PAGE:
Implementing Workplace Anti-Bullying & Gossip Policies

February 25, 2014

As the topics of workplace bullying, gossip, and harassment have garnered attention, employers must be precise in enacting protective policies. In Laurus Technical Institute and Joslyn Henderson, a National Labor Relations Board Judge rejected a “No Gossip Policy” that prohibited discussing a person’s personal life when they were not present, discussing a person’s professional life without their supervisor present, negative or untrue comments about a person, injuring a person’s reputation, or sharing a rumor about the person.

The ALJ held that the policy would reasonably tend to chill employees in the exercise of their protected rights. Specifically, the ALJ noted that the policy was vague and overly broad, as it precluded both negative and positive comments about managers and the company. The ALJ compared the “No Gossip Policy” to prior Board decisions that invalidated employer policies banning “false and profane statements,” “disrespectful conduct,” “negative conversations,” and “disparaging comments.”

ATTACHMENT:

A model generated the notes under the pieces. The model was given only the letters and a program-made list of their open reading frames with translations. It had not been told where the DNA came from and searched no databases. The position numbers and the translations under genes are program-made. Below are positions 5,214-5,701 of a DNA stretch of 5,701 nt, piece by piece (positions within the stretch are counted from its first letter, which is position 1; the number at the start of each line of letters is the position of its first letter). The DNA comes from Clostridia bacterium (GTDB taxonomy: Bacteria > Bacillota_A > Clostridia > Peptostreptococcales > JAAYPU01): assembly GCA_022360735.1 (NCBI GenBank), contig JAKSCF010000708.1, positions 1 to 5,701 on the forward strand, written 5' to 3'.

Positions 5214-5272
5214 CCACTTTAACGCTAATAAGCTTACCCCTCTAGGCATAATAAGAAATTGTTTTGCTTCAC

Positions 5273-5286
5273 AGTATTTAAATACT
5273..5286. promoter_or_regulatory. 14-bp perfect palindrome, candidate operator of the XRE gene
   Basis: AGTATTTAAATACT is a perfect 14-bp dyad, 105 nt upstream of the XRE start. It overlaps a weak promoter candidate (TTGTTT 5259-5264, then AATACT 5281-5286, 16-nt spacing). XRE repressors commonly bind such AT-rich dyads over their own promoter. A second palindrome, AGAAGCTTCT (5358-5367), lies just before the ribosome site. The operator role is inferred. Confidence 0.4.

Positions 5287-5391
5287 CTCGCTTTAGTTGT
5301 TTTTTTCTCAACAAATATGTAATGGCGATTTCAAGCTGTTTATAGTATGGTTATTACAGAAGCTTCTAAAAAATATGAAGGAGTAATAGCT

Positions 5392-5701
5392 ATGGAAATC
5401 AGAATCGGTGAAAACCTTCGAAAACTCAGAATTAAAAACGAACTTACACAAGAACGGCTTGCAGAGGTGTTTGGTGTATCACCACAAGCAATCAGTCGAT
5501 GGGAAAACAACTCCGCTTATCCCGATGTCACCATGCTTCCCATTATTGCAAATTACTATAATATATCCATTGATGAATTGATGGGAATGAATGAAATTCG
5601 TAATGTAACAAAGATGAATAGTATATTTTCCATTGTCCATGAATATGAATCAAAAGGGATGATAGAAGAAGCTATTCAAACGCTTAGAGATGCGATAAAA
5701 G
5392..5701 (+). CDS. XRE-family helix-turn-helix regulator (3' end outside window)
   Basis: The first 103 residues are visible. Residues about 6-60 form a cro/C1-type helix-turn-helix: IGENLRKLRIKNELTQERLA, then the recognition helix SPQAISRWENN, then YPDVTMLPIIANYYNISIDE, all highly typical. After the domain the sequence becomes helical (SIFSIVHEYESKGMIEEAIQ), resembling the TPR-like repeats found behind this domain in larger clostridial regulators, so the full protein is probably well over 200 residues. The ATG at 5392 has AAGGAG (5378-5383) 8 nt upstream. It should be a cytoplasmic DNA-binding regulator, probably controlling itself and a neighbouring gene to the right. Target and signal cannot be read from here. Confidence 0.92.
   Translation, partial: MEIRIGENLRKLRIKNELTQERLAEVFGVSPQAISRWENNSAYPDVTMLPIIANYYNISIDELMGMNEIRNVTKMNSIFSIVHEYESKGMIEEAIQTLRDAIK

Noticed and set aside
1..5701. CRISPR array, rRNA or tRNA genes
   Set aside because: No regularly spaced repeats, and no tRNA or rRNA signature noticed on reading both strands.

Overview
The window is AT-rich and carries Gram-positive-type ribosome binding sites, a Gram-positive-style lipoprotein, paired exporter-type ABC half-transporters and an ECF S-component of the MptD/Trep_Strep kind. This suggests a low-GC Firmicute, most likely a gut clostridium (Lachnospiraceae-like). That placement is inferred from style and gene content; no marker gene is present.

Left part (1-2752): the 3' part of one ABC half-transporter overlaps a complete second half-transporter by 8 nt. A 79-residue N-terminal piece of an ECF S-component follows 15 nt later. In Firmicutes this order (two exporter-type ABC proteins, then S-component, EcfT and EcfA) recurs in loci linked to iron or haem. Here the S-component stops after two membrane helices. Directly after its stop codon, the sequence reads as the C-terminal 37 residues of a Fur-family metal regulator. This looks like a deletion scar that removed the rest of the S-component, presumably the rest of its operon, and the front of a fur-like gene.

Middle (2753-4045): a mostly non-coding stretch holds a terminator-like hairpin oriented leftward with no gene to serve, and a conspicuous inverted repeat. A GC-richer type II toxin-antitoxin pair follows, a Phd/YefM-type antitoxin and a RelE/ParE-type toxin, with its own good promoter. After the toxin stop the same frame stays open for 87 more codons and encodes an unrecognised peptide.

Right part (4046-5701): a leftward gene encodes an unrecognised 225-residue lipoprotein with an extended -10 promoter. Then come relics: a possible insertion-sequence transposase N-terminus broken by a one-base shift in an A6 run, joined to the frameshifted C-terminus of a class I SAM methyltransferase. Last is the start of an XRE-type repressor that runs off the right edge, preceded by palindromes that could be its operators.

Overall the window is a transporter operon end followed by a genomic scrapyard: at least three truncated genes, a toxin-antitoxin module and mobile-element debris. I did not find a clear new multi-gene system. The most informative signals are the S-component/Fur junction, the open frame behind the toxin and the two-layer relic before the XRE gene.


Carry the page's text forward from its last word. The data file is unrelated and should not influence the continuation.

Despite this decision, a carefully drafted anti-gossip or anti-bullying policy can withstand scrutiny. Applying principles previously upheld by the Board, an employer should include the following when drafting a policy:

  1. A preamble to the policy that states its purpose, i.e. eliminating bullying in the workplace.
  2. Clear definitions of any term that may be subject to multiple meanings.
  3. Examples of the activities the policy is designed to prevent. For instance, an anti-bullying policy should include language prohibiting inflammatory comments about an individual’s height, weight, voice, or intelligence level.
  4. Examples of the workplace harm bullying may cause, i.e. lower morale, absenteeism, and creating an unsafe working environment.
  5. A procedure for victims of bullying to seek assistance, including management contacts.

These suggestions are merely a few that should be implemented in an anti-bullying or anti-gossip policy. A company planning to enact or renew a policy should have a thorough understanding of the problems facing its workplace in order to draft a precise policy addressing its specific needs.

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